Black Hat: Flaws in Radiation Monitors

Thursday, July 27, 2017 @ 04:07 PM gHale


There are unpatched vulnerabilities in different radiation monitoring devices.

That means an attacker could take advantage of the issues and wreak havoc and create a security danger.

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Radiation monitors supplied by Ludlum, Mirion and Digi contain multiple vulnerabilities, according to a talk by Ruben Santamarta, principal security consultant at Seattle-based IOActive, Wednesday at Black Hat USA 2017 in Las Vegas, NV. He also wrote a paper on the subject.

Patching will be difficult since these are design flaws rather than software bugs; and the vendors’ early response to IOActive’s discoveries was, in each case, to decline to work on patches. Since then, Digi said it is collaborating with Mirion to patch the flaws.

The companies have not fixed the problems yet, so users need to be aware of the issues so they can prepare.

There are multiple kinds of radiation monitors used in many different environments, but IOActive concentrated its research on portal monitors, used at airports and seaports and area monitors, used at Nuclear Power Plants.

Little effort was required for the portal monitors. “The initial analysis revealed a complete lack of security in these devices, so further testing wasn’t necessary to identify significant vulnerabilities,” the report said.

In the Ludlum Model 53 personnel portal, IOActive found a backdoor password that granted the highest privilege. With this, attackers could bypass authentication and take control of the device.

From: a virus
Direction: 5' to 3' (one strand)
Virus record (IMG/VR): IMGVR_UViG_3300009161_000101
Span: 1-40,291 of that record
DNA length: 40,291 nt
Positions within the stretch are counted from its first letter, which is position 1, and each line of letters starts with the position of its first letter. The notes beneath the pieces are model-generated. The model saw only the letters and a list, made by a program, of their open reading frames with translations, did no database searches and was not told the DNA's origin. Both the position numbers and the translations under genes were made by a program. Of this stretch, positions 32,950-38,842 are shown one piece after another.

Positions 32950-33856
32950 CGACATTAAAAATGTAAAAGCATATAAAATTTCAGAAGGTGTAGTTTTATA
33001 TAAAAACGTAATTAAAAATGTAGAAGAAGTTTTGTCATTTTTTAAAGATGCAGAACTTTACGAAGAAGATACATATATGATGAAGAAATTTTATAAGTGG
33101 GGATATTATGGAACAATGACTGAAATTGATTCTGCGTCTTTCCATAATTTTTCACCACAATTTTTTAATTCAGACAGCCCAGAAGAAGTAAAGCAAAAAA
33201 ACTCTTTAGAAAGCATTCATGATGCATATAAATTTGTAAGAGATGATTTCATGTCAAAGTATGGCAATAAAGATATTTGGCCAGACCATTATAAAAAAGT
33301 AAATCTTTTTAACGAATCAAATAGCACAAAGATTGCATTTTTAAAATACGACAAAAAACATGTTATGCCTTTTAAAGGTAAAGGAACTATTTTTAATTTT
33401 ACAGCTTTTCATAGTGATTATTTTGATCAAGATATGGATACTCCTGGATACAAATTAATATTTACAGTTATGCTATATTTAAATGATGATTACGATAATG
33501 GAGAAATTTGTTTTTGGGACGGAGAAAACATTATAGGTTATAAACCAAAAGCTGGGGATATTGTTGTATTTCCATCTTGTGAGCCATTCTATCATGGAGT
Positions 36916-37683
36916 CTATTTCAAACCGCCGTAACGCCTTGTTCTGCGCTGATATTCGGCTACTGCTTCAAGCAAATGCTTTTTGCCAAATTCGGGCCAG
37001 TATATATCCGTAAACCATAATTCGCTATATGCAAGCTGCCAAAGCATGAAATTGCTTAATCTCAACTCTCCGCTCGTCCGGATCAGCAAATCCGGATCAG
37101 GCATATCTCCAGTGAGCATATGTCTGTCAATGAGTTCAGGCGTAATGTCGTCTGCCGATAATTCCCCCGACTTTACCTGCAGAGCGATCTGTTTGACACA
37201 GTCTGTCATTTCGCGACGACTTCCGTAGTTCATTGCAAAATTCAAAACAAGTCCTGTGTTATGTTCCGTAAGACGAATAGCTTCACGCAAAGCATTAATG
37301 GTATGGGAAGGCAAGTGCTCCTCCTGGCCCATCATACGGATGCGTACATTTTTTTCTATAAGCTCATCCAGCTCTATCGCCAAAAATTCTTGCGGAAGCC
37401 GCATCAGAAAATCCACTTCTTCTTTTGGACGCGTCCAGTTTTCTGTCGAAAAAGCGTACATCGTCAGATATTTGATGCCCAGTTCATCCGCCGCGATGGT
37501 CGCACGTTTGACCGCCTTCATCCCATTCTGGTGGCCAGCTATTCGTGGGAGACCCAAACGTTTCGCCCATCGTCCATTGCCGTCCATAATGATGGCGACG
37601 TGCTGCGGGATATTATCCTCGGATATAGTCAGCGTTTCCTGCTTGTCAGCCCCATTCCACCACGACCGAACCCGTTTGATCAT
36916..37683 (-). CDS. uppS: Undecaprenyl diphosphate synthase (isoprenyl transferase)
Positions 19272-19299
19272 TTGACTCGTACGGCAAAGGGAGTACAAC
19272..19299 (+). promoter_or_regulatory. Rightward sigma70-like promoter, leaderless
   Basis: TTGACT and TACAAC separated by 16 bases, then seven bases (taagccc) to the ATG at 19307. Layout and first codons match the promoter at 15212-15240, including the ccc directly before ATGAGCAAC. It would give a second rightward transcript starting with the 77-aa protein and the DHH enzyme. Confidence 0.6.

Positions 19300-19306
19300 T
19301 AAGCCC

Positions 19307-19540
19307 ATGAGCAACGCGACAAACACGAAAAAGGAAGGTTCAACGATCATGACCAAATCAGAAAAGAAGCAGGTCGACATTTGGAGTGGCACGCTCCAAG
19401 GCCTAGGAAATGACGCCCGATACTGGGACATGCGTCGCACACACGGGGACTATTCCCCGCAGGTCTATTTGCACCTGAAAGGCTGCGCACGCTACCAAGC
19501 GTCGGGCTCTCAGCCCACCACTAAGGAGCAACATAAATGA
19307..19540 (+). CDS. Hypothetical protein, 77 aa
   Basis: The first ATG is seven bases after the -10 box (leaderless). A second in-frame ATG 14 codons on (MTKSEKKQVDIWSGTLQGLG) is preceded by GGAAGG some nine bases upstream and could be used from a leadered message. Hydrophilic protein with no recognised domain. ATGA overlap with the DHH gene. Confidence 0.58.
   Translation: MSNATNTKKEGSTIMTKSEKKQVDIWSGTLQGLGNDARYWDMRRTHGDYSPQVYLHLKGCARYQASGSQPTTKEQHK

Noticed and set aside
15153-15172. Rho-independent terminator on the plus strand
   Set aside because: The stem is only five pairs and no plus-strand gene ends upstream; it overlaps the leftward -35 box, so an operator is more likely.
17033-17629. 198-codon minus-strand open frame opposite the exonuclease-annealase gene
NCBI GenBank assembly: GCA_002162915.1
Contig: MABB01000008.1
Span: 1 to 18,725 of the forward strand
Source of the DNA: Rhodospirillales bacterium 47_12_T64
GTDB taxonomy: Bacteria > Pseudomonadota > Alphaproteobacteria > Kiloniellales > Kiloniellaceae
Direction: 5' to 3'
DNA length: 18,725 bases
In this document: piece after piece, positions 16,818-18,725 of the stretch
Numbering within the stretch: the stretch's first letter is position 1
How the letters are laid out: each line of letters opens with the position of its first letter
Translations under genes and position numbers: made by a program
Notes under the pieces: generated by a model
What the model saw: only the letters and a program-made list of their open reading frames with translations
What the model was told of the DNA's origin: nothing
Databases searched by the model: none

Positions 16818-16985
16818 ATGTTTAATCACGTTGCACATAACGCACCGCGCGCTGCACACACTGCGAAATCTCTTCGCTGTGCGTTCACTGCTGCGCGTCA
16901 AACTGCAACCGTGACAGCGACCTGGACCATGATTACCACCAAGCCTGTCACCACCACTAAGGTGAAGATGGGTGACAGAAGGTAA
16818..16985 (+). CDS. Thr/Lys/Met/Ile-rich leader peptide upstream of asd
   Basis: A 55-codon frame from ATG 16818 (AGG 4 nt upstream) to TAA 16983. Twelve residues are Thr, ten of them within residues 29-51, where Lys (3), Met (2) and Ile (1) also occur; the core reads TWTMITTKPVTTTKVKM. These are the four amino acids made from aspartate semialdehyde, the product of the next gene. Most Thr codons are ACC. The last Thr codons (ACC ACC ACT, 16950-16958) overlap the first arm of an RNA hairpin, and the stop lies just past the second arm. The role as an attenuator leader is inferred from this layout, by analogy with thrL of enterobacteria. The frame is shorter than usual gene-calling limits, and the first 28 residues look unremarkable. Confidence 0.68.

In the Ludlum Model 4525 gate monitor, IOActive found a complete lack of security in the communication between the gate and the controller Windows device. It would then be possible to perform a man-in-the-middle attack that alters the readings when it detects radioactive material.

Adequately resourced attackers could fine-tune their malware, says IOActive, to deploy “an advanced payload that hides specific isotopes from detectors, while providing the expected readings for others.”

For its analysis of area monitors used at nuclear power plants, IOActive looked at the Mirion WRM2 protocol used in multiple devices. It found it could insert false information into the communications.

“We have seen how radiation is present in our everyday lives, although we do not usually notice it, which is a good thing overall,” Santamarta said in the paper. “But if we think about it, that is also a challenge for those whose daily job is to guarantee that facilities, procedures and processes where radioactivity is involved are safe, e.g., nuclear operators who are trained to make sure no one is harmed during the normal working conditions of (nuclear power plants) or law enforcement, which needs to prevent radioactive materials smuggling across borders.



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